Artwork of Link in his Fierce Deity form
|First appearance||Majora's Mask (2000)|
|Alternate form of||Link|
- "Could this mask's dark powers be as bad as Majora?"
- — In-game description
Fierce Deity is the presumed name of a character from The Legend of Zelda: Majora's Mask. He is the spirit that is assumed to inhabit the Fierce Deity's Mask. There are very few facts truly known about the Fierce Deity.
When Link dons the Goron Mask, Zora Mask, or Deku Mask, he transforms into the form of Darmani, Mikau, or what is presumed to be the Deku Butler's Son, respectively. Due to this, it is believed that the spirit inhabiting the Fierce Deity’s Mask is that of a great god. When Link uses any particular transformation mask, he takes the shape of what the spirit inhabiting the mask looked like during its lifetime, with a few characteristics altered to look more like Link. Using this knowledge, it can be surmised that the Fierce Deity was a tall warrior god, who wielded the Double Helix Sword which was capable of shooting Sword Beams. Like with the other transformation masks, his exact appearance may be different from the one seen when Link assumes his shape.
It is possible, given that the other transformation masks are named for the race they represent and not the person, that "Fierce Deity" is the name of a race as opposed to an individual, but unlike the other transformation masks, the mask is called the Fierce Deity's Mask (using the possessive of Deity), which may indicate that the mask once belonged to a character known as the Fierce Deity.
Though the history of Fierce Deity is never elaborated upon in the game, it is implied, through what is said by the likes of Tatl, and the fact that Majora himself gives Link the god's mask, that the Fierce Deity's Mask was created by a Deity far stronger than Majora, and that Majora could possibly have given the mask to Link in an effort to destroy them both. Fierce Deity's evil may be even darker than that which resides in Majora's Mask, as Majora calls him "the true bad guy", though this may just be a lie or exaggeration on the part of Majora, and that Majora considers itself a hero.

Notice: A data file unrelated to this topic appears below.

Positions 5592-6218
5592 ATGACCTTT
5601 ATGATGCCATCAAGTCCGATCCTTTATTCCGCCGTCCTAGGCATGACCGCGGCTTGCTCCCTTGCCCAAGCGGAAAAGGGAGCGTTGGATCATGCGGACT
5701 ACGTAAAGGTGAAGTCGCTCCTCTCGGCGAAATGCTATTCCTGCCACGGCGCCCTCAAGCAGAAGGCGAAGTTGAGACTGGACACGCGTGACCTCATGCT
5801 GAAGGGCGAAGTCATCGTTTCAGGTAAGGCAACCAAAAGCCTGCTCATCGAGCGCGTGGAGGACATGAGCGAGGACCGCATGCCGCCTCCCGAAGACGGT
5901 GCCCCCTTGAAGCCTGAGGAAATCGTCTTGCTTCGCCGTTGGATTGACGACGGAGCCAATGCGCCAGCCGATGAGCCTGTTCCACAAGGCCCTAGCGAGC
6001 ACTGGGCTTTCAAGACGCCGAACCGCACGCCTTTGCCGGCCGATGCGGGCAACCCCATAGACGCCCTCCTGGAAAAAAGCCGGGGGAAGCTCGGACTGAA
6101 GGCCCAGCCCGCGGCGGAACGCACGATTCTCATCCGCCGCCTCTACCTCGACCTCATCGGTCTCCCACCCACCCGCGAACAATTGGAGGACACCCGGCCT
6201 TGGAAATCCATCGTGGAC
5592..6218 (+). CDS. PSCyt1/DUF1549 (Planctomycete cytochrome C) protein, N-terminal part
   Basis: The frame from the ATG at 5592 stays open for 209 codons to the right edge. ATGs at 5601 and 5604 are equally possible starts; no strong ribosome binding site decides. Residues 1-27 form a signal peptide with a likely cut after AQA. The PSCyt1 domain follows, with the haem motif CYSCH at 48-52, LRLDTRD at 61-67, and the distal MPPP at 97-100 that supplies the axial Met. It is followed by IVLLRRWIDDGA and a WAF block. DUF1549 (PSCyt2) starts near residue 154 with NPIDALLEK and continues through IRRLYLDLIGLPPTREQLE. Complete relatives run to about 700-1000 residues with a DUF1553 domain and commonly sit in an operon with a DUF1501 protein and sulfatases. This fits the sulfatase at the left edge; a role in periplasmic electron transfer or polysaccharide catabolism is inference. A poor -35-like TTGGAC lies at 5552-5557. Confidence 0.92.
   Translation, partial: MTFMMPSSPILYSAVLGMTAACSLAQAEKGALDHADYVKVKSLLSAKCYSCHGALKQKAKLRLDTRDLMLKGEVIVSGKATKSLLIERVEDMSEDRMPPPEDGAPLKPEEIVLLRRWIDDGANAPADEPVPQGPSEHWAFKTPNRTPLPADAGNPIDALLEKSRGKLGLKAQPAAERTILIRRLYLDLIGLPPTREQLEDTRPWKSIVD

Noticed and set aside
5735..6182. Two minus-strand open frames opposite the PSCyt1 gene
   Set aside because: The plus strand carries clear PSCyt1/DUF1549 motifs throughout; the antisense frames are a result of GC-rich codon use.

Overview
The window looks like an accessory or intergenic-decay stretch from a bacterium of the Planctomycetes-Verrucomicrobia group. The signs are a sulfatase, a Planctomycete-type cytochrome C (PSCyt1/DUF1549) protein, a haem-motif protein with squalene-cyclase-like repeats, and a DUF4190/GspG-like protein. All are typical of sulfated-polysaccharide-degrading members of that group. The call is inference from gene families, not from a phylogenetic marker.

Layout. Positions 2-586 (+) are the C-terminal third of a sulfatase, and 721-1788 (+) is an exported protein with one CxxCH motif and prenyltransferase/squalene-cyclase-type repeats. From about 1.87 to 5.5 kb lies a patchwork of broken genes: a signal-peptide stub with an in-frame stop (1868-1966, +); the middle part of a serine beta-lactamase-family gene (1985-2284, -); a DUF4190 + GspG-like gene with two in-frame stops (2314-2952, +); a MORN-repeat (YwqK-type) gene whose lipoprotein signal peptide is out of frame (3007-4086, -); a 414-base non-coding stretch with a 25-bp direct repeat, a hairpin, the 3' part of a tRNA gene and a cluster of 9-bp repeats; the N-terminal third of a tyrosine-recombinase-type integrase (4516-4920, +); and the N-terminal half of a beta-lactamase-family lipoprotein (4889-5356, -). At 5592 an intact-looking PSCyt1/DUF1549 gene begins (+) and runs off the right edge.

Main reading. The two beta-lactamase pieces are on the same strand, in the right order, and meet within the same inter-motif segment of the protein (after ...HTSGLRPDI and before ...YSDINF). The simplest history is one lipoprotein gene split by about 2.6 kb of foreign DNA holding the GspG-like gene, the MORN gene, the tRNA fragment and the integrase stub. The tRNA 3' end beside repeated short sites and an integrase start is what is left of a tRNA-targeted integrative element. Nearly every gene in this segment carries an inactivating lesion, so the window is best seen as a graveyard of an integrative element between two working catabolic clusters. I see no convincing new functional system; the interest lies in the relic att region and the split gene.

Another theory is that the Fierce Deity is Link's Terminan counterpart, due to the resemblance between him and Link, as no definite counterpart to Link is seen in-game. Though Link's other alternate forms retain some aspects of his appearance, the transformation masks themselves do not. However, the Fierce Deity's Mask itself shares Link's hat and some of his facial features even when not in use, and while in use, Fierce Deity Link's voice is the same as that of Adult Link from Ocarina of Time. The description of the mask as being filled with dark power does not affect this theory, since morality is not always consistent between Terminan and Hyrulean counterparts, as seen by the differences between the two incarnations of Koume and Kotake. The Fierce Deity's status as a god would seem to indicate that it is not Link's equivalent, though its power could also be interpreted as a more direct embodiment of Link's defining characteristic of being destined to accomplish legendary feats.